South Africa Evades US Censure Even as It Builds Links to Rivals

(Bloomberg) -- South Africa is playing all sides when it comes to foreign policy as the country seeks to position itself as a leading voice of the Global South, and the approach seems to be working — so far.

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The BRICS group of developing nations held its annual summit in South Africa last year and the Group of 20 is set to follow suit in 2025, highlighting Pretoria’s growing international sway. President Cyril Ramaphosa’s efforts to secure vaccines for Africa during the Covid-19 pandemic, help broker an end to Russia’s war in Ukraine and bring a genocide case against Israel at the International Criminal Court over its Gaza campaign have further enhanced its profile, despite the mixed results.

South Africa, which is confronting a plethora of domestic problems, has long maintained that it adopts a non-aligned position when it comes to international relations. But its increasingly close ties with China, refusal to condemn Moscow’s invasion of Ukraine and anti-Israel stance have raised concern in the US and European Union.

There haven’t yet been repercussions, in part because South Africa remains a key export destination and source of minerals. The USSR and Palestinian groups took a far more proactive stance against apartheid than most Western governments, which partially explains Pretoria’s allegiances.

US legislators this month dropped a call for an immediate review of South Africa’s preferential access to US markets under the African Growth and Opportunity Act when they tabled a revamped bipartisan bill in the Senate that proposes extending the trade pact until 2041. Jim Risch, a Republican from Idaho, had criticized South Africa’s eligibility, saying its actions subverted US national security and foreign-policy interests.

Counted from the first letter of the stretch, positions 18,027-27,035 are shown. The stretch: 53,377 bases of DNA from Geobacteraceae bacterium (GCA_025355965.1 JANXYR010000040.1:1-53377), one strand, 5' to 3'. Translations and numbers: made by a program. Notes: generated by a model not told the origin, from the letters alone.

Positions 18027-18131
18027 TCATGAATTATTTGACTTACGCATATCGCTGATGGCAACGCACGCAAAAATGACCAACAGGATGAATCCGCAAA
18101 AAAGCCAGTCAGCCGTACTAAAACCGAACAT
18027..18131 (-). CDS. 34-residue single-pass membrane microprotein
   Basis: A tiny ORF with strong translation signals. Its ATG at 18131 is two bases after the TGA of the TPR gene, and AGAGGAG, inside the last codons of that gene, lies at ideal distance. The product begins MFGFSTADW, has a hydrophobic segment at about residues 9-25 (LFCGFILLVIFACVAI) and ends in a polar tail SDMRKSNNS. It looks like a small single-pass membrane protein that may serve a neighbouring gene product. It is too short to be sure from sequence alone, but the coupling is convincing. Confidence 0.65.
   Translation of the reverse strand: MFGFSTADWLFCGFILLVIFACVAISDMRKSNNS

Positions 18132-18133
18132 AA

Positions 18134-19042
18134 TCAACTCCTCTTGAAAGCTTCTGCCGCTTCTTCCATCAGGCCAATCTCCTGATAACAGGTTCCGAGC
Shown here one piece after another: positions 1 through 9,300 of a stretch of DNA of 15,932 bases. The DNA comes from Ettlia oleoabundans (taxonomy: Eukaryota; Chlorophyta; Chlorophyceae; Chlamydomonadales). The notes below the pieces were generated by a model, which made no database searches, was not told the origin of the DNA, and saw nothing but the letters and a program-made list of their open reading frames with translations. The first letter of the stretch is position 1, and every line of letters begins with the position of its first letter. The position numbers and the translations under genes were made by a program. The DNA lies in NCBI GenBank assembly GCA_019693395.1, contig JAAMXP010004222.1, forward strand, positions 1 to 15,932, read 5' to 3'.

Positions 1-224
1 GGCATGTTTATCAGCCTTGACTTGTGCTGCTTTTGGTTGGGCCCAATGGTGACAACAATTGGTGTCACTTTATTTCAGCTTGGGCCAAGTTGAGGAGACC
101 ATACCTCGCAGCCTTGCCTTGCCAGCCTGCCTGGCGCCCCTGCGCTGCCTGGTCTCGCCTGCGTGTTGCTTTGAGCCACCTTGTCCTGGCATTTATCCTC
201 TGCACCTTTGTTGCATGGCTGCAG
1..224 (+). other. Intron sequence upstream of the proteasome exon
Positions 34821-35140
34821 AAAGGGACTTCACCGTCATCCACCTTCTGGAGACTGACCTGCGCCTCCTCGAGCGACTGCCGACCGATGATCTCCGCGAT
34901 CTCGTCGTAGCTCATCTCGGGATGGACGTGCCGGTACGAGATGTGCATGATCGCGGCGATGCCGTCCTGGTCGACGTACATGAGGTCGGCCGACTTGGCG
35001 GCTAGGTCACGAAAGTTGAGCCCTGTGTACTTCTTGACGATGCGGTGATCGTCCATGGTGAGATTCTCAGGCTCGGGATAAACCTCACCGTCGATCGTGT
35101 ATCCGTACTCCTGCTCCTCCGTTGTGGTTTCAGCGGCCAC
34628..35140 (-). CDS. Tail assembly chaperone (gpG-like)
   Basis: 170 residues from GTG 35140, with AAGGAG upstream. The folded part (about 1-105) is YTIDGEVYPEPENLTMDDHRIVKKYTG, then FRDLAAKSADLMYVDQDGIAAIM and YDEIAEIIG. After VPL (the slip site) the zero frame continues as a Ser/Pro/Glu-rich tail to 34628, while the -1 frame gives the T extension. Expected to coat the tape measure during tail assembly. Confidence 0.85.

The US maintains a strong and multifaceted relationship with South Africa that is based on shared values and interests, and is committed to working together to promote global peace, security and bilateral trade among other priorities, a State Department spokesperson said in an emailed response to questions.

“South Africa is a sovereign country that can make its own decisions about how to engage with Russia and the People’s Republic of China,” the spokesperson said. “We’re focused on making our relationship even stronger, to the benefit of Americans and South Africans, and we aren’t distracted by what others are doing. We recognize the deeply held view by South Africa on the status of Palestinians. We share concerns about the dire humanitarian situation in Gaza and are actively leading efforts to address it.”

The EU this month reemphasized its close links with South Africa, the only nation on the continent with which it has a so-called strategic partnership, and said the two plan to hold a bilateral summit.